Should I Act as an Executor?

Many of us have been asked to act as an executor for a family member, friend or business associate. As an executor of an estate, what are your duties? What responsibilities and potential liabilities do you assume?

If you are prepared to act as an executor, then the first step should be to make sure that you have a clear understanding of the wishes and preferences of the person of whose estate you will be the executor. You should discuss in some detail how the estate is to be distributed, and any specific reasons that the testator (that is the person making the will) has for distributing the estate in the manner laid out in the will. If some family member has received less or more than an equal share of the estate, you should have a clear understanding of the reasons of the executor on this point.


As executor, your duties and responsibilities begin from the time of death. Your first responsibility is to attend to the funeral arrangements. You should locate the original will and take custody of it for safekeeping. The will may set out the wishes of the deceased with respect to the funeral or cremation. You should take whatever steps you can to safeguard the estate assets, including taking possession of assets and papers that form part of the estate. Contact the post office to have mail redirected to you.

Next you must obtain probate of the will. You must first list all the assets and liabilities of the estate, including descriptions and approximate values as at the date of death. If necessary and appropriate, obtain an appraisal of the assets from a qualified and licensed appraiser. You will need the current name, address, and relationship of each individual named in the will and of each person who is an heir at law. This would be anyone to whom the deceased was or had ever been married or with whom the deceased ever had a common-law relationship, and the deceased's children. Once this information is available, provide this to your solicitor who can assist you in applying to the court to obtain probate of the estate.


During the course of your executorship, you should keep a diary of all the steps you take and decisions you make with respect to the administration of the estate, starting from the date of death. For each item, record the date, what you did and any expenses that you incurred personally or which you approved or paid. You must keep a complete record of all expenditures and receipts so that you will be able to provide a complete accounting of your administration of the estate when the estate is finally distributed.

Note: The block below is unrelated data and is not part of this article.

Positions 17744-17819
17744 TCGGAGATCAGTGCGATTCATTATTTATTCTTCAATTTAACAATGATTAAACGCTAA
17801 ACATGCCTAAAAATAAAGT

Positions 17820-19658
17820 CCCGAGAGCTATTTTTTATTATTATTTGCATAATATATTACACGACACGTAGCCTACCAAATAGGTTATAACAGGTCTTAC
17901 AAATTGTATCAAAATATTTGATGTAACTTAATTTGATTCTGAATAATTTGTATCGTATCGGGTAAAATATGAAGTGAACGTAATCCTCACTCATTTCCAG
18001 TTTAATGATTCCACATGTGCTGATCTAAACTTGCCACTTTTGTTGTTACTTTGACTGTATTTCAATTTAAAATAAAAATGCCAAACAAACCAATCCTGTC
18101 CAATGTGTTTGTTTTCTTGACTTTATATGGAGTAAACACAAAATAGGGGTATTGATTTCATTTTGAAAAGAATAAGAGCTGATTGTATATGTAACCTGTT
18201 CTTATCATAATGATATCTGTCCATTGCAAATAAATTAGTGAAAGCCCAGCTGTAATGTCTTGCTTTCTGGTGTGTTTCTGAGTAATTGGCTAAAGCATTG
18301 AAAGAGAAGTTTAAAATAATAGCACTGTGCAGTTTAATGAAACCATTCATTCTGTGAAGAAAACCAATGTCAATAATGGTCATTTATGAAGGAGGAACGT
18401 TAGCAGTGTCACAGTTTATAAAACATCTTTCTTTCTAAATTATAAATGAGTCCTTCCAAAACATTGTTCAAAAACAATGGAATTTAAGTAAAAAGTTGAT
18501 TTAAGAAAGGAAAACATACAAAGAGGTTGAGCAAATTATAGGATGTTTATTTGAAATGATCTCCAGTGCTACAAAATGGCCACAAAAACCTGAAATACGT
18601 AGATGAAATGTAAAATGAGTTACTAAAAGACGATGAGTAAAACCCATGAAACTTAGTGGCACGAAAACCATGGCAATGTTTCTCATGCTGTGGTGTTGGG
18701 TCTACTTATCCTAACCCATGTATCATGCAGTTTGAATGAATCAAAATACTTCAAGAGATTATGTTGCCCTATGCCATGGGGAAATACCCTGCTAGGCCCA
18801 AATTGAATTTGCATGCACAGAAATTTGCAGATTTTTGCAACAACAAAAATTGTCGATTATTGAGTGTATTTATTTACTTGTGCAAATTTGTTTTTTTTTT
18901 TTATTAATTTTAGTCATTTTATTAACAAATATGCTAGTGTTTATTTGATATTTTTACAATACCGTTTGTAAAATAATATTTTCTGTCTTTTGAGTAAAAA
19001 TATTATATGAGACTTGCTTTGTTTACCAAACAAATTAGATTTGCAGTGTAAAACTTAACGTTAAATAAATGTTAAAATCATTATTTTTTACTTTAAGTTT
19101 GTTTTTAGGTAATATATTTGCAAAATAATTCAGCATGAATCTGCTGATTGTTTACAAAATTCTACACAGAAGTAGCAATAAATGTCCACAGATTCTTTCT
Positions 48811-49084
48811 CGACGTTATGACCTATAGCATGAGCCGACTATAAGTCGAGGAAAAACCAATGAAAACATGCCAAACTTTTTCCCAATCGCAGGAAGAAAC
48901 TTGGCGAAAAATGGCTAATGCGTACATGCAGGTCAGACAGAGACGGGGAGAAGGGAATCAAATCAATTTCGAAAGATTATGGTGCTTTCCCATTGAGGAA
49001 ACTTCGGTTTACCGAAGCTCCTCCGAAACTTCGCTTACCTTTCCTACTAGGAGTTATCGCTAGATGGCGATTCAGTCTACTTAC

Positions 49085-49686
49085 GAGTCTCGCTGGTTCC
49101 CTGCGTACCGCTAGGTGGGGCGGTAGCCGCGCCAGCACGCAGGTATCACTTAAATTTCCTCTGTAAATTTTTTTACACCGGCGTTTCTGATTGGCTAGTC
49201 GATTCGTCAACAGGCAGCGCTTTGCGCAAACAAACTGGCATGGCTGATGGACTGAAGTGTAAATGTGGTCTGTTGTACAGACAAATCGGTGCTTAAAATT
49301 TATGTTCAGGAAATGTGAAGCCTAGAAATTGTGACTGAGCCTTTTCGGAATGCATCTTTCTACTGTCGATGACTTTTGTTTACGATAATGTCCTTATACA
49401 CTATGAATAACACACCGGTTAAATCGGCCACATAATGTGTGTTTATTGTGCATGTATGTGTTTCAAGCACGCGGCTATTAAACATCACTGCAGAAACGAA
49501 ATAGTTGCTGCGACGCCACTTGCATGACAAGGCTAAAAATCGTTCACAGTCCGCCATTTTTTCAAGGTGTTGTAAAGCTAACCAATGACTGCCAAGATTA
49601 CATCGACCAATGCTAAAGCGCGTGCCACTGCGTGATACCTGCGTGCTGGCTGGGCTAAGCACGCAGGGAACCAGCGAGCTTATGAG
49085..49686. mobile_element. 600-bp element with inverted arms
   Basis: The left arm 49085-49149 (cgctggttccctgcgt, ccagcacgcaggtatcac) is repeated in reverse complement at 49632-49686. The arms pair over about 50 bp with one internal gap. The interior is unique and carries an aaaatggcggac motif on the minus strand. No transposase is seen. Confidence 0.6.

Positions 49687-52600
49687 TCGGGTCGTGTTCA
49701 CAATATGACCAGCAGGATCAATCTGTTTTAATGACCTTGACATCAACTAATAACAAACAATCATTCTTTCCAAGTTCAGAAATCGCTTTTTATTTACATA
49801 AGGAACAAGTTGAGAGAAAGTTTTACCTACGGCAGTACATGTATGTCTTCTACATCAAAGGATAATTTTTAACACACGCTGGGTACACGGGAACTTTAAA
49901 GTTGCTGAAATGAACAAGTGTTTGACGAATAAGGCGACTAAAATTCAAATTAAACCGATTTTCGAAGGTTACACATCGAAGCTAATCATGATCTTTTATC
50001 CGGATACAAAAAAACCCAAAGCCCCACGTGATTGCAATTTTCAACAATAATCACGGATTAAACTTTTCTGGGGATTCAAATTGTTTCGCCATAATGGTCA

Once you are granted probate, there are a number of things you can or must do. You should arrange for the transmission of the estate assets into your name as executor. This will be necessary if certain assets, such as land, cars and stocks are to be sold, or even transferred to the beneficiaries. You must settle the estate debts. You can convert assets into cash, if you think this is appropriate. You may wish to invest any surplus cash on hand.

As executor, you must file certain income tax returns for the deceased and the estate. It may be that no tax returns were filed for the years before the year of death; search the papers of the deceased to determine this. If returns were not filed, it will be necessary to file a return for each year. It is recommended you consult a qualified accountant to assist you in filing returns. A separate return must be filed for the year of death. A further return must be filed for the estate itself.


It is recommended that you not distribute the estate to the beneficiaries until certain steps are first taken. Under the Wills Variation Act, when a person dies leaving a will, any spouse or child of that person can bring proceedings (within six months of the grant of probate) to vary the will if that spouse or child believes that the deceased person did not adequately provide for him or her. In the event the will is varied by the court, then the estate must be distributed in the manner directed by the court. An executor should not make any distribution of estate assets until at least six months after you obtain a grant of probate.

The Income Tax Act requires that an executor not distribute property to a beneficiary until a Clearance Certificate is issued by Revenue Canada. The Certificate is normally not issued until you have paid any tax that is payable. If you do distribute the estate before you receive a Clearance Certificate, and if you have not kept enough property in your hands as executor to pay any income tax that may be owing, you may be personally liable for paying any unpaid tax.

You will have seen in newspapers in the legal section "Notice to Creditors and Others" for various estates. An executor has such Notices published as a way to avoid becoming personally liable for any debts of a deceased that come to the executor's attention after the estate has been distributed to the beneficiaries. Advertising in the prescribed form does not mean that the beneficiaries can avoid valid claims by creditors, but it does protect the executor from creditors of the estate who have not given notice of the claim to the executor according to the Notice.

If you have any questions on the issues discussed above, or on estate planning in general, please contact Sucha S. Ollek at: